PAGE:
It has finally been proven that animal species gain their social sense from their maternal side.
A new study that got published in the journal Nature Communications shows that social networks arise thanks to motherly nurturing in animals. The newly born species first of all forms connections with its mother. Then later on it forms connections with other members of the same species.
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These latter links depend upon its earlier interactions with its mother. This goes without saying and should be obvious since the first person one comes in contact with is one’s mother. She sets the ball rolling for all the subsequent choices and events in one’s life.
Animals are more in tune with those other members which are linked with their mothers. A recapitulation process is at work here. Four different animal populations were studied in the course of the research: spotted hyenas, sleep lizards, rock hyrax and bottlenose dolphins.
The simple animal models could show us a thing or two about how networks operate in reality. The web of relationships they spawn can be noted down and the level of connectivity may also be observed.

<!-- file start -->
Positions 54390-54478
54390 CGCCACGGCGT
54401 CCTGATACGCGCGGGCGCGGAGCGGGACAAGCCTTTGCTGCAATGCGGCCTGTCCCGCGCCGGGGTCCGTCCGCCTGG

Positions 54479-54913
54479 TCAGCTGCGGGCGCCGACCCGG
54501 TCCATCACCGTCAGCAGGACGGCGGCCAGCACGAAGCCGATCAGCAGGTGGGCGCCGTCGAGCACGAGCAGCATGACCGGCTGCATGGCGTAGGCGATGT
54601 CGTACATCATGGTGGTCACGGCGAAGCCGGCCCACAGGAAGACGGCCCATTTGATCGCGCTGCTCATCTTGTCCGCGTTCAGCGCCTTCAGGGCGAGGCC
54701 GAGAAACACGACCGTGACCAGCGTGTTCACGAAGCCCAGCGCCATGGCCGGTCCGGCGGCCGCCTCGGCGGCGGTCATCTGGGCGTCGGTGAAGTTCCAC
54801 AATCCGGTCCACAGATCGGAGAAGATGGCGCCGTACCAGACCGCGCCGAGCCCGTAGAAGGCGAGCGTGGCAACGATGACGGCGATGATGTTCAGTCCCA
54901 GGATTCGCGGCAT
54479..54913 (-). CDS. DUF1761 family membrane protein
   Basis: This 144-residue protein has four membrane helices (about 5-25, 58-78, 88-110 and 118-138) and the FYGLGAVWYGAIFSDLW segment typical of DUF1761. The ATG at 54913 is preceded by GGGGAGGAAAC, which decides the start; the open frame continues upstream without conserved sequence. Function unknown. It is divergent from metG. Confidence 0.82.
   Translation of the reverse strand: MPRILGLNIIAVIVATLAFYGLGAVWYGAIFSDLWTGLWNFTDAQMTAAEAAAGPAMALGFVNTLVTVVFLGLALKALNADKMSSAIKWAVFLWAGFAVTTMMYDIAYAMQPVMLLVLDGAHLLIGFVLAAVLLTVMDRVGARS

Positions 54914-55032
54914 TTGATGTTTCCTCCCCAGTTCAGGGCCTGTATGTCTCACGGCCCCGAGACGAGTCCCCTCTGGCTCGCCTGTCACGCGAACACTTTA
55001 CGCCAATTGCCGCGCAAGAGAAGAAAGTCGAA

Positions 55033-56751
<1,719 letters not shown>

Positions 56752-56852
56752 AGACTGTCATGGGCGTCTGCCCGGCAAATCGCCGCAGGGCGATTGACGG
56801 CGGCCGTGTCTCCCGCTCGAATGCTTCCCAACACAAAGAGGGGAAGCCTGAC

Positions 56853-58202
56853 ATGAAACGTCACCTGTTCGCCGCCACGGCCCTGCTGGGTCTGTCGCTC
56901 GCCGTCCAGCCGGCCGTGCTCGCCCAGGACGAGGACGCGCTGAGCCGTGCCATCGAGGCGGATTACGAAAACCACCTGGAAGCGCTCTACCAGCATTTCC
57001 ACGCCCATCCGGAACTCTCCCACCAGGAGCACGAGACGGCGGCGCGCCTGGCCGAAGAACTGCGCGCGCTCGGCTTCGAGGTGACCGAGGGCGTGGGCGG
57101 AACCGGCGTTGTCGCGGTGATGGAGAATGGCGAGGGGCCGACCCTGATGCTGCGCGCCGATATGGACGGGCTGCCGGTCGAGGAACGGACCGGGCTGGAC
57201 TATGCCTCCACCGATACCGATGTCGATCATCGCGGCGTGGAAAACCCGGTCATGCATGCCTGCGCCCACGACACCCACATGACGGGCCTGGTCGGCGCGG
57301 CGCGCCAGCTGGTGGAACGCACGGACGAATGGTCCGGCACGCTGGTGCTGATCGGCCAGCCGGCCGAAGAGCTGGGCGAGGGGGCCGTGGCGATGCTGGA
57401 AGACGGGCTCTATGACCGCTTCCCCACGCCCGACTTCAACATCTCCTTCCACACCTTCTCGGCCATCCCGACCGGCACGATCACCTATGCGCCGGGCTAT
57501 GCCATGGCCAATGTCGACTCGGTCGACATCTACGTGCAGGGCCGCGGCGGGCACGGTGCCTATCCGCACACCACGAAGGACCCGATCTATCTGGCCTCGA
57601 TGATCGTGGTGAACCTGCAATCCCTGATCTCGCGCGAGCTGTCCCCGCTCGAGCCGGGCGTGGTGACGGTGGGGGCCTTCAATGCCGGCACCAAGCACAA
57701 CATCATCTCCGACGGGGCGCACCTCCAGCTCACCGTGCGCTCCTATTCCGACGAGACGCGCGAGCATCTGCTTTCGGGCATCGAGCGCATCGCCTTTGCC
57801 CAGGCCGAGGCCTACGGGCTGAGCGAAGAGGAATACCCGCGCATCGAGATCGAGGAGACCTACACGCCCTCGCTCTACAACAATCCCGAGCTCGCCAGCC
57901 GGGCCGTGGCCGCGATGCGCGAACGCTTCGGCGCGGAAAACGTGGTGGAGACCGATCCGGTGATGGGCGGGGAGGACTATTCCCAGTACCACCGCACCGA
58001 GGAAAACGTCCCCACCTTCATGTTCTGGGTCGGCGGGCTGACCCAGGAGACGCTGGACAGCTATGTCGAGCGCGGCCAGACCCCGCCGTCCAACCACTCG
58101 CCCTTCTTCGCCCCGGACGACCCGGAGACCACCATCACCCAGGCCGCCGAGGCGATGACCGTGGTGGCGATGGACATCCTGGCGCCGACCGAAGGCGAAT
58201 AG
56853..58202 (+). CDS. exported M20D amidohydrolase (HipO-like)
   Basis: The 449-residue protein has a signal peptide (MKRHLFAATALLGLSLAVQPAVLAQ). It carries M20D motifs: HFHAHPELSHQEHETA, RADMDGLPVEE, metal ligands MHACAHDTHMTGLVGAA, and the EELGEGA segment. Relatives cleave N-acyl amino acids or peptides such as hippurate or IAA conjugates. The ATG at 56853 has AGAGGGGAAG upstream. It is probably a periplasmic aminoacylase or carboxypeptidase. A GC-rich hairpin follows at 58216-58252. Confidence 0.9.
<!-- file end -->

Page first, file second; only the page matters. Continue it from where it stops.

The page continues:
The clustering coefficient could also be seen in these populations. This measures the level of cliquishness in the group. Social groups in animals have always been under the gaze of biologists.
However, the complexities of these social cliques have only emerged in the past decade or so. A cornucopia of data has come to light regarding this phenomenon.
A social network is ultimately not just about spending quality time together. It has very real effects on length of life, disease manifestation and even reproductive health. Yet how exactly social networks came into being remained the Gordian Knot that hadn’t been cut by the scientists for a long time. Well, not anymore.
It was ultimately found that an animal’s attachment to its mother and later on others who were (or were not) linked with its mother remained the gist of the matter.
At least this is how things operated in the wild. Clusters and cliques formed in this way. Thus it is not just common characteristics that count in the end.
Rather what counts is the fact that if someone is connected with someone else who is in turn connected with me, I will get to know them both as mutual acquaintances.
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By imitating the mother and her social network, an individual acquires the very basics of a social sense. This is especially so for mammals who are dependent on their mothers for long periods of time.